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Day Center Opening


Day Center Opening

After a decade of helping displaced families get back into homes, Fort Bend Family Promise (FBFP) is moving into a home of its own. The non-profit will celebrate the completion of its new Day Center with a ribbon cutting ceremony on December 10 at 4 p.m.

In addition, the founder of the Family Promise national organization, Karen Olson, will be in Missouri City on Saturday, December 12 to help celebrate this milestone event. FBFP supporters are invited to hear her amazing story at their Celebrating the Promise event from 10 to 11:30 am at Southminster Presbyterian Church, 4200 Cartwright Road. The program will be followed by tours and refreshments at the new Day Center.

The new 4,000-square-foot building at 4645 Cartwright Road in Missouri City replaces the previous Center that was located in donated space at New Hope Lutheran Church. Fort Bend Family Promise is the first of 189 Family Promise affiliates across the country to design and build a Day Center from the ground up.

Founded in 2005, FBFP is the only organization in Fort Bend County that helps meet the immediate needs of homeless families while empowering them to attain self-sufficiency. The organization focuses on keeping families together and is unique in using an interfaith network of 17 area congregations who help feed and house the families.

"Construction of the Day Center was truly a community collaboration,” said FBFP Board Member John Tipton. "We couldn't have begun to tackle this project without our donors, volunteers and the help of HomeAid Houston, Arte Architecture, builder Long Lake Ltd. and all the vendors that provided free or discounted materials and labor to help provide a quality building at the lowest cost.”

The vision for the building was formulated by board members in 2011 and a location search led to the purchase of an acre of land on Cartwright Road. Major donors for the land and building construction include the Baxter Trust, Fluor Foundation, Fort Bend Junior Service League, The George Foundation, Madison Charitable Foundation, Inc. and Wynn & Mary Geiger Foundation. Other funding came from local businesses, community members and proceeds from an annual golf tournament.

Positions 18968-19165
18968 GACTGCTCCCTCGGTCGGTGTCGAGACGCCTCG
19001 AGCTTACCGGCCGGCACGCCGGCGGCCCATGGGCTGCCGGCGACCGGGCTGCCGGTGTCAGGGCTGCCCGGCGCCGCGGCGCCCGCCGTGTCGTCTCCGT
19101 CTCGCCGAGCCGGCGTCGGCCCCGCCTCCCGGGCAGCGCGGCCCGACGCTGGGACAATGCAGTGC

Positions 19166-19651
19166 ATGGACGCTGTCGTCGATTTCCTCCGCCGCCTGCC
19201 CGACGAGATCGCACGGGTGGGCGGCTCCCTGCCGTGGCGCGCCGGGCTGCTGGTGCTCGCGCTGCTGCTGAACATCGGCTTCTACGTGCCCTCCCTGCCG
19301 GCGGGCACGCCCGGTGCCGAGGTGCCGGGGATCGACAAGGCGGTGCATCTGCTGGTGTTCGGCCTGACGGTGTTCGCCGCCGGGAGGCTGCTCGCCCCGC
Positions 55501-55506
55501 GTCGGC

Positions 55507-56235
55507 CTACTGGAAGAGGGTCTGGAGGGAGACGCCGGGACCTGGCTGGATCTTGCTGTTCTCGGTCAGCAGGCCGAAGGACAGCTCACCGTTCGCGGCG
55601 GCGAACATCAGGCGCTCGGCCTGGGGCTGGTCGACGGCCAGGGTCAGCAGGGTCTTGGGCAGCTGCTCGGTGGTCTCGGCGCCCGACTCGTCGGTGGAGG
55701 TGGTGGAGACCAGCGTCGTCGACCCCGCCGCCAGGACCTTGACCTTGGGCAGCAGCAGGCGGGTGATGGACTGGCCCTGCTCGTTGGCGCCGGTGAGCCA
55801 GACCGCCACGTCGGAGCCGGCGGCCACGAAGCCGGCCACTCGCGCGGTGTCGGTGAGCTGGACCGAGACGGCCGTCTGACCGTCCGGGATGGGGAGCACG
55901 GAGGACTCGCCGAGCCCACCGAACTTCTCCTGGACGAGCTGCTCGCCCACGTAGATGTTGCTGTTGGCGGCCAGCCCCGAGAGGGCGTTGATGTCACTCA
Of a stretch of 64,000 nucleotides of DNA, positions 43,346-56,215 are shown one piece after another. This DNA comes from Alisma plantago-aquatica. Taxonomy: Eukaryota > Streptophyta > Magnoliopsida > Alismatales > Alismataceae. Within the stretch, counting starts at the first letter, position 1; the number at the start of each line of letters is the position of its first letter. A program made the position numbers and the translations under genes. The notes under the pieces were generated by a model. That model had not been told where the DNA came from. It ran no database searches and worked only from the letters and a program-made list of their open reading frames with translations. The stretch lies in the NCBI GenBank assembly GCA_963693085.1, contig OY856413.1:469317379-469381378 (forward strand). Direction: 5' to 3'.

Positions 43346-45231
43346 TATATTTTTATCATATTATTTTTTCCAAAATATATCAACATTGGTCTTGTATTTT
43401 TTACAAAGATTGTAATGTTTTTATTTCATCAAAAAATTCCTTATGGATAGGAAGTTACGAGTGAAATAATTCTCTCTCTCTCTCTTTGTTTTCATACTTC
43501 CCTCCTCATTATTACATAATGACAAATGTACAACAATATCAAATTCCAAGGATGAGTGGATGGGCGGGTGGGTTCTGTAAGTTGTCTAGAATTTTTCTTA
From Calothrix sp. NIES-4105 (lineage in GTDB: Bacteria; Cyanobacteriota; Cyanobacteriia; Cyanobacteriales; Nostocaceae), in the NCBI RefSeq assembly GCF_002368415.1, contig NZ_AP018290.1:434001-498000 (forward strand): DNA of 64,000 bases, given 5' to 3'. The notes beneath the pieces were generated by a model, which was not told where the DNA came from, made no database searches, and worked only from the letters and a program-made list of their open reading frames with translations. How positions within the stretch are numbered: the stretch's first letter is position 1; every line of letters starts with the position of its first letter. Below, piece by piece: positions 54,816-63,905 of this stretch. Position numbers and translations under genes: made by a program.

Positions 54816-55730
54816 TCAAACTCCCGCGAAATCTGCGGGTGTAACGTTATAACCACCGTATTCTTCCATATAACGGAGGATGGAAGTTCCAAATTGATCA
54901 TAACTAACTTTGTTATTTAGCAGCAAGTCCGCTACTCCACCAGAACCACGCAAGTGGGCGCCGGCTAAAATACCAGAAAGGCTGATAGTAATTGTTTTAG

In addition, a number of incredibly dedicated partners stepped forward to help with in-kind services. A few of those include Asset Plus Companies which painted the interior of the building, University Furnishings which provided furniture and Mark ZumMallen of BSA Troop 441 who created a Memorial Garden behind the Day Center as his Eagle Project.

Sergio Astorga, Designer and Project Manager, and Emerson Jones Jr., Architect, with Arte Architecture, worked with FBFP to design a warm and welcoming environment for the guest families. The Center offers relaxation and lounging areas for families to gather, as well as lockers, laundry facilities, family-friendly bathrooms and storage space where families can safely store items. The accessible building also includes space for administrative and counseling staff, a meeting area and a computer lab families can use for homework, job searches or other needs.

The families gather in the morning at the Day Center to prepare lunches for their children, get them on their school buses, prepare for work or a day spent looking for employment. Each evening, the families travel to one of the organization’s host congregations for dinner and an overnight stay.

FBFP Executive Director Vera L. Johnson said, "We are so grateful to our interfaith network, our volunteers and every single person who contributed to the Day Center. Fort Bend Family Promise has made great strides in our first ten years. We’ve helped a lot of low income families escape the cycle of homelessness, but we are still working hard to generate awareness and support.”

Families now make up around 40% of the homeless population and one out of every four homeless individuals is a child! An astonishing 624 students in Fort Bend ISD alone were identified as homeless in 2013-14, and this number represents only one of the five school districts served by FBFP. There are also many more who are "hidden homeless,” --staying temporarily with friends or family or in motels -- and not recognized in that number.

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